Apple Inc. plans to start manufacturing the iPhone 14 in India about two months after the product’s initial release from China, narrowing the gap between the two countries but not completely, as some had expected.
According to people familiar with the matter, the company has been working with suppliers to ramp up production in India and cut the delay in producing the new iPhone from the typical six months to nine months seen in previous launches. Apple, which has long made most of its iPhones in China, is looking at alternatives as Xi Jinping’s government clashes with the US government and imposed lockdowns across the country that have disrupted economic activity.
Analysts like TF International Securities Group’s Ming-Chi Kuo expect Apple to ship the next iPhone from both countries around the same time, which would have been a key benchmark for Apple’s efforts to diversify its supply chain and build redundancies.
Foxconn Technology Group, the main maker of iPhones, was investigating the process of shipping components from China and assembling the iPhone 14 device at its plant outside the southern Indian city of Chennai, the people, who asked not to be identified, said the efforts are confidential . This included looking for ways to maintain Apple’s high standards of confidentiality.
Apple and Foxconn eventually noted that a simultaneous launch in India and China this year isn’t realistic, though it remains a long-term goal, the people said. The first iPhone 14s from India are expected to be ready in late October or November, after the initial release in September, they said. One ambitious target would be the Diwali festival, which begins on October 24, one person said.
A spokesman for Apple in Cupertino, California, declined to comment. Foxconn did not immediately respond to requests for comment.
Redington India Ltd., which distributes Apple products in the country, rose as much as 9.5 percent, according to Bloomberg’s initial report.
Matching the pace of iPhone production in China would have been a major milestone for India, which has touted its appeal as an alternative at a time when Covid lockdowns and US sanctions threaten China’s position as a factory for the world. Assembling iPhones often requires coordination between hundreds of suppliers and meeting Apple’s notoriously tight deadlines and quality controls.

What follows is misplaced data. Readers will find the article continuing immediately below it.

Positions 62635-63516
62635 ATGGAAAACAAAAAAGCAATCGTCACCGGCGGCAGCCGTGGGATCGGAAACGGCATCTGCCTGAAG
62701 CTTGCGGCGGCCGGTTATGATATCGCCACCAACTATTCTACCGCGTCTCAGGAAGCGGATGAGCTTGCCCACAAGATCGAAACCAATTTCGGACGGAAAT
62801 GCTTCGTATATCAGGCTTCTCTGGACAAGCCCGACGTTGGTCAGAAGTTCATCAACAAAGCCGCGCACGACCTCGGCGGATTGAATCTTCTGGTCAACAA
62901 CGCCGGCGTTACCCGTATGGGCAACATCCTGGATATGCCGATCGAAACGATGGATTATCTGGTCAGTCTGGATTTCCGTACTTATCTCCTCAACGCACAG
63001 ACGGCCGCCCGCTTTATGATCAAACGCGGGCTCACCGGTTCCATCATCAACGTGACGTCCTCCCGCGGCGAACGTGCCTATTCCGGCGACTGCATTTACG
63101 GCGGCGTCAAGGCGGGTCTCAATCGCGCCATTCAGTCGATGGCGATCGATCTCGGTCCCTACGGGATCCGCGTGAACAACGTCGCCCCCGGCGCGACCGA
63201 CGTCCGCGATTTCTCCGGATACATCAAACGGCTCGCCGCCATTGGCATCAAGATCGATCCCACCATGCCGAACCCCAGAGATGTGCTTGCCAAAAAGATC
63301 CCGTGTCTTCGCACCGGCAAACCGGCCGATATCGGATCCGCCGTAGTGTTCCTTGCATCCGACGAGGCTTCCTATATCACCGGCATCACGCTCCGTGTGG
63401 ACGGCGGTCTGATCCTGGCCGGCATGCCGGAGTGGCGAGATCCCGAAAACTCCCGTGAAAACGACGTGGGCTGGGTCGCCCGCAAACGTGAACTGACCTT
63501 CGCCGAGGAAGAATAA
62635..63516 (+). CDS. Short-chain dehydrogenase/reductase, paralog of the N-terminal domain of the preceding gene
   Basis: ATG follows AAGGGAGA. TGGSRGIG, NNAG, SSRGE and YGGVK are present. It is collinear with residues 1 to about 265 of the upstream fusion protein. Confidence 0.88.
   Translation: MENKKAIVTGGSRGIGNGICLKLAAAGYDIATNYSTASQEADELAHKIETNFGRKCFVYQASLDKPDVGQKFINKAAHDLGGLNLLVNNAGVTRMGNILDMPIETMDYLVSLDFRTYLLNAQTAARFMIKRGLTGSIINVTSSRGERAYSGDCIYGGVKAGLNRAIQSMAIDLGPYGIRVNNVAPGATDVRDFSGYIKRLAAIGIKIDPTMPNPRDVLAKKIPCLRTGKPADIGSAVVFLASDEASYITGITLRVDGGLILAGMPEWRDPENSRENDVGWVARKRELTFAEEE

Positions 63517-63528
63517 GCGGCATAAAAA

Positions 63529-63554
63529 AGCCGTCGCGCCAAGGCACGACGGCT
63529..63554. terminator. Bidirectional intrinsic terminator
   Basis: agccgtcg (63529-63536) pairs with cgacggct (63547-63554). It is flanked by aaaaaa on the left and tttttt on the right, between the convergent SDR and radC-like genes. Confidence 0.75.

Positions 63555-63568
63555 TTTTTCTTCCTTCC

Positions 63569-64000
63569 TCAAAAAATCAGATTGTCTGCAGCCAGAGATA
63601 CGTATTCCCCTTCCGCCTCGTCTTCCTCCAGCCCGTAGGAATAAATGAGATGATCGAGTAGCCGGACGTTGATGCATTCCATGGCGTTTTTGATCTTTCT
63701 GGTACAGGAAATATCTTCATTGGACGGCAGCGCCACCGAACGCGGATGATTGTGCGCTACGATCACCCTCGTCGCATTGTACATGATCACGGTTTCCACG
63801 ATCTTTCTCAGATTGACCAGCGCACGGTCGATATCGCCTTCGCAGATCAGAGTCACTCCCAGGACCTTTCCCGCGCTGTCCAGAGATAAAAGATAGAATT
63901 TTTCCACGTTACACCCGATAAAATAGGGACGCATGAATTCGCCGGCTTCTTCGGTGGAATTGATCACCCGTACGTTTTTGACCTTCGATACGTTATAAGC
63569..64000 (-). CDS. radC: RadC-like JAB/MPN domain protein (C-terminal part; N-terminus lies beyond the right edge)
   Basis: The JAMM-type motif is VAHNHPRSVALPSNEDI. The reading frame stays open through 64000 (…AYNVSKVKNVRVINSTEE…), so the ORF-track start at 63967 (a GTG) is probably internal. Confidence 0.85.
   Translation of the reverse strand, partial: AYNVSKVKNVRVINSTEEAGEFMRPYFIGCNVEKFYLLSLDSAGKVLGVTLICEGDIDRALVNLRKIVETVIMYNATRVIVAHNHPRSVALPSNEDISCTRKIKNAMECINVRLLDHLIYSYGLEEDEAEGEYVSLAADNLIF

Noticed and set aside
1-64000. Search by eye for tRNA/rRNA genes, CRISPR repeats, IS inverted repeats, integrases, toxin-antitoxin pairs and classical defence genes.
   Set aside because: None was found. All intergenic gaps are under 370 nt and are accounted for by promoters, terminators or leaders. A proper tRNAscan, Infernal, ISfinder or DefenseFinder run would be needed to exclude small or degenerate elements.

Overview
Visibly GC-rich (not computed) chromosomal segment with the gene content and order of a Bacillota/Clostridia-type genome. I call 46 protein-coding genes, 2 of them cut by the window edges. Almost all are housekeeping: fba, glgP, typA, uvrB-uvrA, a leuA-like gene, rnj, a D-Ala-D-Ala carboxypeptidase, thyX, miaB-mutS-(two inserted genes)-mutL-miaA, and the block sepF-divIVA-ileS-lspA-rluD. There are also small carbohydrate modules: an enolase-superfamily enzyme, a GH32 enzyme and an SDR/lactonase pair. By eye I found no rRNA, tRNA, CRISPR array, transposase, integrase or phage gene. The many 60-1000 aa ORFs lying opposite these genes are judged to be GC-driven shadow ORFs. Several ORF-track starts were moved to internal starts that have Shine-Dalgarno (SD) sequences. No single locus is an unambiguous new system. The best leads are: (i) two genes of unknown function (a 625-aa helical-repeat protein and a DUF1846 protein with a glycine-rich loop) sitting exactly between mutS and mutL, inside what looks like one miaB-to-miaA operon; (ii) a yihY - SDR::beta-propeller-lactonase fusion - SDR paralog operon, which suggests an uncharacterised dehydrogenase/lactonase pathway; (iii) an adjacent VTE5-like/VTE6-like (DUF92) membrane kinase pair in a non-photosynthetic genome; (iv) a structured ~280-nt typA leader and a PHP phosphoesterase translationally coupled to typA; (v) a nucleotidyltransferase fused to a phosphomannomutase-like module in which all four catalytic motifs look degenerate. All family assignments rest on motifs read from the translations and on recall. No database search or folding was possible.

Some people at Apple and Foxconn had hoped to start concurrent production in India this year, but that was never an official plan. To ensure a smooth start, Apple wanted to focus on getting China operations off the ground first and then working out India production, one of the people said.
Apple’s partners began manufacturing iPhones in India in 2017, the start of years of efforts to build manufacturing capacity in the country. In addition to providing support for its existing operations, the country of 1.4 billion people is a promising consumer market, and the Modi government has offered financial incentives for technology production as part of its Make in India program.
One challenge in narrowing the cap on Indian production is secrecy. Apple goes to extreme lengths to keep new product details confidential, and imposing the same strict controls in a second country would prove difficult.
Local leaders in India were investigating, according to two of the people, to completely divert a section of one of Foxconn’s many production lines, confiscating workers and examining any possible ways in which safety around the equipment could be compromised. So far, it has been difficult to repeat the drastic security checks and strict lockdown at Chinese facilities, one of the people said.
Apple was also concerned about Indian customs officials, who typically open packages to verify imported materials match their declarations, another potential vulnerability to product secrecy.
Even if Apple and Foxconn had intended a simultaneous launch, supply chain challenges would have hampered the goal. China, the source of many iPhone components, has gone through successive waves of lockdowns, making the process of shipping components across the country difficult.
India’s workforce and factories have not simply adopted the tightly controlled practices that Apple requires of its suppliers. Since Apple began assembling iPhones in India five years ago through contract manufacturers Foxconn and Wistron Corp. began, workers were outraged in two high-profile incidents about wages and the quality of food.
https://www.independent.ie/business/world/apples-new-iphone-14-to-show-india-closing-tech-gap-with-china-41930467.html Apple’s new iPhone 14 aims to show that India is closing the technological gap with China